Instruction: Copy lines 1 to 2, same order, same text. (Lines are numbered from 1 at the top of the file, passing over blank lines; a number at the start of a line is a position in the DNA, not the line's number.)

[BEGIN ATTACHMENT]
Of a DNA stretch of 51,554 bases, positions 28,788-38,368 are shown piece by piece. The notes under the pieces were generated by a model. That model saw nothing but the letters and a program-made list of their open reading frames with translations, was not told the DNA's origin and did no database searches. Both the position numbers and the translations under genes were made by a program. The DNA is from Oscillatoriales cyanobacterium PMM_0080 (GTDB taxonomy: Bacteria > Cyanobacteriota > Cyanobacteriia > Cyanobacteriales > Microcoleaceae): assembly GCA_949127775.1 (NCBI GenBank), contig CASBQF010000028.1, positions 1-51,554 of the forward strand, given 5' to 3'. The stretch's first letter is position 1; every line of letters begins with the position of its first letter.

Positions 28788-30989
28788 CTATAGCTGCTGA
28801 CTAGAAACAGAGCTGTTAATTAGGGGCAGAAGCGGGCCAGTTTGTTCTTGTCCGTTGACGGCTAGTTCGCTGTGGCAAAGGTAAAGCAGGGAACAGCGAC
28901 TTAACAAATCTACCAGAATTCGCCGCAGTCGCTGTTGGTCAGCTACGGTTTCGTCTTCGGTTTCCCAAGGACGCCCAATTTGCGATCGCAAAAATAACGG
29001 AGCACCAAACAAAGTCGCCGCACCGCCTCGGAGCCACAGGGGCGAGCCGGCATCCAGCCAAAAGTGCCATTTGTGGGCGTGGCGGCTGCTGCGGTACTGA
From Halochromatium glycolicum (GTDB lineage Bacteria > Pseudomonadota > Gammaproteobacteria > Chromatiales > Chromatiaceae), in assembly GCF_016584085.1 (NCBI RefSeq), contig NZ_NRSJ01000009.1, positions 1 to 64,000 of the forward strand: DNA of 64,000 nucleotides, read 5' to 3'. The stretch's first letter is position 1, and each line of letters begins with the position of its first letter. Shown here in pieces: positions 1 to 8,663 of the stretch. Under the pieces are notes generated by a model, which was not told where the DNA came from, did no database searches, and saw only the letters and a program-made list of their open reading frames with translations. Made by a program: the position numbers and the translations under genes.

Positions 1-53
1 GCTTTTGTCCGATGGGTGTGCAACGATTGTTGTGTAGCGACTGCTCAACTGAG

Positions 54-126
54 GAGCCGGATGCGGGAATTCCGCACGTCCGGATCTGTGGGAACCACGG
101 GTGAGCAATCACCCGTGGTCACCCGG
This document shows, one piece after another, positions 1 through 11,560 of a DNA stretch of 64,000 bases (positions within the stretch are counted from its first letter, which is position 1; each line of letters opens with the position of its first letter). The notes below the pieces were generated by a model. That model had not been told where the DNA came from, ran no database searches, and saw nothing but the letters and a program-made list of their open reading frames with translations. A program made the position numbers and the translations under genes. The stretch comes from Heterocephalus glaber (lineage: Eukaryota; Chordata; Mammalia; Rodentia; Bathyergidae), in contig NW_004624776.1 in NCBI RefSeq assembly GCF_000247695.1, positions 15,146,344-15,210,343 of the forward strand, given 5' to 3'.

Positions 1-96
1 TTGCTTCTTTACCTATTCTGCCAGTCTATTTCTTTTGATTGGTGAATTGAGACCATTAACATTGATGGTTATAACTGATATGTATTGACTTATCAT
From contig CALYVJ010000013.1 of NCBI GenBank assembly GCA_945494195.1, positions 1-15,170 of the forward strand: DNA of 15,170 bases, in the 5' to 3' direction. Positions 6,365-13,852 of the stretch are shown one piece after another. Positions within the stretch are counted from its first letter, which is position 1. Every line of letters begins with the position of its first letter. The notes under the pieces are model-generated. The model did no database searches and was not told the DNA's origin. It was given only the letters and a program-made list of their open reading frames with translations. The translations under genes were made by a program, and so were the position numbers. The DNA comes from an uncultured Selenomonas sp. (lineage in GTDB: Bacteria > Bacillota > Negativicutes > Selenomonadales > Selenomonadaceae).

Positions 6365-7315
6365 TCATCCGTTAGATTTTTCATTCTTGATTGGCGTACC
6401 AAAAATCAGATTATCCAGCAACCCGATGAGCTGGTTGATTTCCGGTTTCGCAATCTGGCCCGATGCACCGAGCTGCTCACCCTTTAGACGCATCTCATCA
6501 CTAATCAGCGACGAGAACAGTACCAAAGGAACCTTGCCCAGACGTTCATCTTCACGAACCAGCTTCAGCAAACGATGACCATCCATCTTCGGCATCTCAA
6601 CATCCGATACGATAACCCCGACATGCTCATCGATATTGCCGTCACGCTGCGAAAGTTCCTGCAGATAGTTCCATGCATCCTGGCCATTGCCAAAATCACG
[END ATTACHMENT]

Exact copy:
Of a DNA stretch of 51,554 bases, positions 28,788-38,368 are shown piece by piece. The notes under the pieces were generated by a model. That model saw nothing but the letters and a program-made list of their open reading frames with translations, was not told the DNA's origin and did no database searches. Both the position numbers and the translations under genes were made by a program. The DNA is from Oscillatoriales cyanobacterium PMM_0080 (GTDB taxonomy: Bacteria > Cyanobacteriota > Cyanobacteriia > Cyanobacteriales > Microcoleaceae): assembly GCA_949127775.1 (NCBI GenBank), contig CASBQF010000028.1, positions 1-51,554 of the forward strand, given 5' to 3'. The stretch's first letter is position 1; every line of letters begins with the position of its first letter.

Positions 28788-30989